December 21, 2010
‘The London Economy Update’
Here are the headlines from the latest City Economy Digest – the full report is available here.
- The economy has seen a fairly strong recovery from the recession so far, with growth in both the second and third quarters well above expectations. As a result of this improvement the Office for Budget Responsibility has raised its estimate of this year’s GDP growth rate to 1.8% from the 1.3% forecast it made in June.
- National income data released by the Office of National Statistics shows that the UK economy grew by a fairly robust 0.8% in the third quarter, with the strong boost from overseas trading activity offsetting the slowdown in domestic consumer spending and business investment.
- Although the economy overall may avoid a double dip, the housing market looks as though it is heading for one, with all the recent surveys pointing to a drop in house prices during 2011.
- In its comprehensive spending review, which was released last October, the government set out its plans to eliminate the “structural” budget deficit over the next four years by cutting public spending during the period by approximately £81bn.
- Whilst the government’s fiscal stance will stay restrictive well into the medium term, the Bank of England’s freedom to inject additional funds into the economy, by way of quantitative easing, will also remain limited because inflation is expected to stay above the target rate well into next year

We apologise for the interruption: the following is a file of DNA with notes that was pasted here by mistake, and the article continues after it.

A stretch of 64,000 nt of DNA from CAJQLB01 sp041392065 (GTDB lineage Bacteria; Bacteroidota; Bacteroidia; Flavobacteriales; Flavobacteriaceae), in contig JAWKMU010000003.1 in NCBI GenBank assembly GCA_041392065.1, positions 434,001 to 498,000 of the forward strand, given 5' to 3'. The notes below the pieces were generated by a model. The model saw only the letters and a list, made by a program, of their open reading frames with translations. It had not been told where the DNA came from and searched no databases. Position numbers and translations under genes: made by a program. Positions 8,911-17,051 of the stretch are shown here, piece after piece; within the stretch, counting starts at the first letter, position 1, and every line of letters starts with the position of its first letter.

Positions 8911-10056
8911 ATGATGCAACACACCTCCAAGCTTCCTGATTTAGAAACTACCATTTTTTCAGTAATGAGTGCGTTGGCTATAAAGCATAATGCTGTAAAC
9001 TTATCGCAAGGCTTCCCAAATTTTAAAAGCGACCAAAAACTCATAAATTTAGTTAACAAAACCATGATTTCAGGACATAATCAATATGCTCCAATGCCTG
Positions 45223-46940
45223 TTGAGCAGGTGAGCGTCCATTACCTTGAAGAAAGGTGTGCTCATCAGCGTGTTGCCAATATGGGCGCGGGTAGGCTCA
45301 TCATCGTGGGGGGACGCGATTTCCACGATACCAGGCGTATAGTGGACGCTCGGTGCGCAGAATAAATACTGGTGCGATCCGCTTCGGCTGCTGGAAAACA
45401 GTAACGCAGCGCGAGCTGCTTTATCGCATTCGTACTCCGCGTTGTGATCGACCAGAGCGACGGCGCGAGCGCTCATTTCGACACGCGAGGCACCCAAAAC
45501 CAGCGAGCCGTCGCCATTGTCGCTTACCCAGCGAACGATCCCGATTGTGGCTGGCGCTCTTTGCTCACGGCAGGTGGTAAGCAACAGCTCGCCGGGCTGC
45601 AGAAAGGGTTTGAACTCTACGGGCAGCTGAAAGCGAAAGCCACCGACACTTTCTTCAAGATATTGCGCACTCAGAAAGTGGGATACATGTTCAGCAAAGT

- On competitiveness, the proportion of firms that believe the UK is less competitive as a financial centre has fallen once again to 68%, from a peak of 85% in this year’s March survey.
- The City jobs market is continuing to recover from the downturn that followed the financial crisis that began in 2008. The latest employment survey conducted by Morgan McKinley, shows that the number of new jobs at City financial institutions rose by 5% in October, and this figure was 13% ahead of the position a year earlier.
- Fears that the City is losing out against other financial centres are being eased by news that foreign investors are moving back into the UK financial services sector. Foreign-owned businesses accounted for 9.1% of new authorisations by the Financial Services Authority in the first half of 2010, sharply higher than a year earlier.
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